We knew she had been working on taxes and I knew it was in Dad's best interest not do an extension since we wanted to get it off his plate and off his mind. I thought I had looked everywhere. We were quite frustrated because we only found a few pieces of tax-related paperwork that came in after she went into the hospital. We knew she had it gathered up somewhere. I found her 2008 envelope of prep materials still on her desk so at least I had something to model from as I found records. And all her 2009 bills were in a folder in her desk. Dad was already in the process of moving files he needed downstairs. The hardest thing about her office is how her various genealogical stacks -all of which mean something- overtake everything else in there.

When we thought we had looked everywhere, I went back to a chair I didn't think she used often in her bedroom because there was another one that was surrounded by her stuff - and found a manilla folder with all her stuff. So we were able to reschedule the meeting with her accountant the next week. Ultimately, I decided to switch to this accountant since we would be spending so much time with him as we put Mom's estate plan into action over the next few months. I like my accountant but they sold out to a bigger firm in another town a few years ago and it just hasn't been the same. Last year, it was a panic to get my tax returns back to me to sign and mail because I was leaving town - something I had clearly stated during our initial meeting. Now that won't be a problem anymore.

There's still a lot to do at the house and lot to help Dad with but I will go back to teaching on Monday. And I'll see if I can focus enough to start grading my online classes. I put notices up when this family emergency occurred and then again after the funeral that grading would take precedence over other course-related tasks. Most emails before this tragedy were asking questions already answered in the course materials they did not want to review again and I imagine most of them now are asking about grades that I don't know anything about since the material hasn't been graded yet. All I can say is I'm doing my best.

There are also some big changes on campus but since I never had much control over them in the first place, there is no reason to let it consume the little time I feel I can concentrate adequately on grading so that I can get some work back to students before they turn in their final assignments. That's my goal at least. This is a semester when I'm glad I am not the primary on-site person for student teachers. They do a lot of online written work and reflection for me - more than they do for most if not all of the other student teacher content supervisors - anyway. And it's also a situation in which I have to see all or none of them and with so many out this semester, it just makes sense to rely on their online work for their Pass or Fail grade. Were it a real letter grade, it might be a different story. But soon they will start giving back classes and it's hard enough to get to all of them even when they are all teaching a full schedule. I had tried to go see a few of them before I left for Newark but they weren't teaching hours I could go see them yet. That actually turned out to be a good thing.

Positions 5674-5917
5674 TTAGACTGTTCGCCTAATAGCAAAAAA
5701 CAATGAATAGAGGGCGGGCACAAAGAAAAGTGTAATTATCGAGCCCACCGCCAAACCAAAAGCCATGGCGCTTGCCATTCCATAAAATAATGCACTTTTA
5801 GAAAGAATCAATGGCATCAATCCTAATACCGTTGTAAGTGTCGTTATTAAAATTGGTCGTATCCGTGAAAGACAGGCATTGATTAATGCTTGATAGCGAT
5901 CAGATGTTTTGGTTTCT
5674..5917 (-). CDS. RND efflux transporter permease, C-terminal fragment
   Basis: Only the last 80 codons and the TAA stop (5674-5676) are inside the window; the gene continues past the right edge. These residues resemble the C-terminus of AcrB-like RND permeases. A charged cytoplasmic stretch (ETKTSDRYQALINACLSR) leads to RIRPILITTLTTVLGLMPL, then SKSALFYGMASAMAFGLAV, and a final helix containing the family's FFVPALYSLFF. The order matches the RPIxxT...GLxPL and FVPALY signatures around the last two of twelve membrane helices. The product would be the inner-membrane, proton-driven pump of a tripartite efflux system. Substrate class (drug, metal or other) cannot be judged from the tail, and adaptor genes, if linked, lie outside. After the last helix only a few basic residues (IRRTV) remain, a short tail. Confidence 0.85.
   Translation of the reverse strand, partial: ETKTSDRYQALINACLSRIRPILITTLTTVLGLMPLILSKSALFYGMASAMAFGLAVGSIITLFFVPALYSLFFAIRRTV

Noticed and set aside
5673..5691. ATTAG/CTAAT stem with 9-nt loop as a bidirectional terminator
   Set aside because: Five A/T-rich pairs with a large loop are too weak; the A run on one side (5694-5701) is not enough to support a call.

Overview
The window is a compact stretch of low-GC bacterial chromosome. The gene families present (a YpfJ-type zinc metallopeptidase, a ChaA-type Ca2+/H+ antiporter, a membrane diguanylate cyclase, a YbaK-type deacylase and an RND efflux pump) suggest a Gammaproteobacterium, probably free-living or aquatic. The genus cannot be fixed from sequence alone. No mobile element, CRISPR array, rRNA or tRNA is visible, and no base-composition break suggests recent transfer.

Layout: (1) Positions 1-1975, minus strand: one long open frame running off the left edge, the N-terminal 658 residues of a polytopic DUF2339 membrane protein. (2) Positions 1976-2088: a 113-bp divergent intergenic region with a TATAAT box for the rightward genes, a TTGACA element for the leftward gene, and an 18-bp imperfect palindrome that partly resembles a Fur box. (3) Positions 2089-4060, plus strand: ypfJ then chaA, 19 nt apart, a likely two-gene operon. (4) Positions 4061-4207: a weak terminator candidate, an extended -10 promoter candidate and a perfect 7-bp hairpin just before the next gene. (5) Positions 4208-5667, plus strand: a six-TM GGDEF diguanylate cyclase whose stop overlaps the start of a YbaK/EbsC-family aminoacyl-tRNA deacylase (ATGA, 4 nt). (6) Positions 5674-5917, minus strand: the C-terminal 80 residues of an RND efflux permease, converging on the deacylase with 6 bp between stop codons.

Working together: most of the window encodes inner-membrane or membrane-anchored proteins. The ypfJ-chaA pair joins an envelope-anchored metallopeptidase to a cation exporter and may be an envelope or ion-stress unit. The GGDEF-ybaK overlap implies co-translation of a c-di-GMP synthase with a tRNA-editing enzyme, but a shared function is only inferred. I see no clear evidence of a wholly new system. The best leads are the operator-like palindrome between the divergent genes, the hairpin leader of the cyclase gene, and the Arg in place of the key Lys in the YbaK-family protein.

I do feel like I have joined a secret club no one told me about and I am finding out there are a lot of members - many of whom are quite willing to help. What frustrates me most is that this is a process and is something that will never truly be over. I will always miss my Mom.

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Saturday, March 06, 2010

Patricia L. Woestman, 1938-2010

 Patricia L. Woestman, 1938-2010


Losing Mom

They did take Mom off the respirator but it became apparent all too quickly that she would never be able to breathe on her own. Her heart recovered but her lungs never would. They were already quite weak before the heart attack and the eight days on her back with a ventilator didn't help. She was ready to go. We just weren't ready to let her go.

I found this one of the most helpful sites on grief.

And a friend who recently lost her mother sent me a copy of Motherless Daughters.

Family and friends were wonderful. But now the hard part begins - moving forward without her here with us.